We are heading home after an excellent performance at our local playhouse of Tennessee Williams’ shocker, Suddenly Last Summer, when I realize my cell phone is not in the side pocket of my purse.
“I must have left it at the house,” I say to Erick, surprised at myself for such an oversight.
My wonderful, versatile iPhone is my constant companion. I grope around for it in the early morning darkness when it’s time to get up and walk the dog. It stays within arm’s reach when I’m writing or painting or reading or cooking. Each night before going to bed I dock it to keep it fully charged. I am never without my phone–except now.
Erick and I spend the next half-hour searching the entire house—in purses and coat pockets, under the bed, between couch cushions, even in the laundry hamper—but we find no phone. He grabs a flashlight and searches both cars while I wait, biting my nails. My heart sinks when he returns empty handed. Finally, I use our land-line phone to call my cell number, hoping the ring tone will alert me to its whereabouts. No ring tone. Where can it be?
Then inspiration strikes. My daughter and I share an app called “Find Friends,” which enables one of us to know via GPS where the other one is. I use Erick’s iPhone to text her in Chicago, and she calls back a few minutes later to give me my phone’s location—at the theater we attended earlier in the evening.
Relieved, I leave a voice message at the box office explaining my loss, repeating my home phone number, and asking someone to call me when my cell phone is found.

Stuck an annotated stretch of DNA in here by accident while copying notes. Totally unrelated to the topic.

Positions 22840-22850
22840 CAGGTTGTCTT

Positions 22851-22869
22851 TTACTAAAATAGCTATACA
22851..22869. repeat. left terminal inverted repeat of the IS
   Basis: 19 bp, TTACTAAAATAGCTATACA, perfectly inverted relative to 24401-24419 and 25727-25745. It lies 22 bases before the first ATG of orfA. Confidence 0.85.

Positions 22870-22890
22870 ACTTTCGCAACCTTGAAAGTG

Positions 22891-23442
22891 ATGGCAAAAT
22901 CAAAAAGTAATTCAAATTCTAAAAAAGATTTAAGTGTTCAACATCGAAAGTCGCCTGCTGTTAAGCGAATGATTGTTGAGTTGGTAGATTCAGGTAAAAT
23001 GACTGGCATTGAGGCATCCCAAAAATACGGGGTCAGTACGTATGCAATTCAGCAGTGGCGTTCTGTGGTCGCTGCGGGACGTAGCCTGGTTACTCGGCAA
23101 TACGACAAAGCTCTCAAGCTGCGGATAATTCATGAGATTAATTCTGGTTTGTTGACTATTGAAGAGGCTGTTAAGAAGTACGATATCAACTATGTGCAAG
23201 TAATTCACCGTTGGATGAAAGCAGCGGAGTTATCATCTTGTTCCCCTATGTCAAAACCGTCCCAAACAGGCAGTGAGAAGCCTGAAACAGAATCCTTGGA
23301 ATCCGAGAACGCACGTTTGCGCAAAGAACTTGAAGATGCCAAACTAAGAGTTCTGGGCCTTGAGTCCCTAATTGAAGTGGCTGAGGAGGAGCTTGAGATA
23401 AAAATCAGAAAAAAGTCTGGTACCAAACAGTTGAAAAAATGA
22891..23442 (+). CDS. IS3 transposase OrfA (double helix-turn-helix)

The next morning one of the actors calls me from her home to say that my message has been received and that she will personally search for my phone at noon when the troupe assembles at the theater to strike the set. Reassured and profoundly grateful, I relax for the first time in thirteen hours.
At 11 a.m. our home phone rings again, but the caller is not the person I am expecting. The voice is young and female and totally unfamiliar.
“I don’t know who I’m calling,” she says, “but I found a cell phone and, although it’s locked, this number was displayed on the screen.” I say that I have, indeed, lost my phone and ask her where she is.
She is attending a church meeting in the theater where we were last night. She explains that after parking her car, she paused to change from driving shoes to high-heeled pumps. And that was when she spotted my phone lying in the grass.
I thank her again and again, and we make arrangements to meet in an hour. Her name, of course, is “Angel.”
The more I ponder this experience the more I’m convinced that my phone would still be gone had not three stars suddenly aligned. The first enabled my daughter to locate my missing phone from 750 miles away. The second caused my attempt to summon a ring tone to display a “missed call” message—including my home number—on the face of my locked cell phone. The third pointed the way for an honest stranger named Angel to find it and give it back.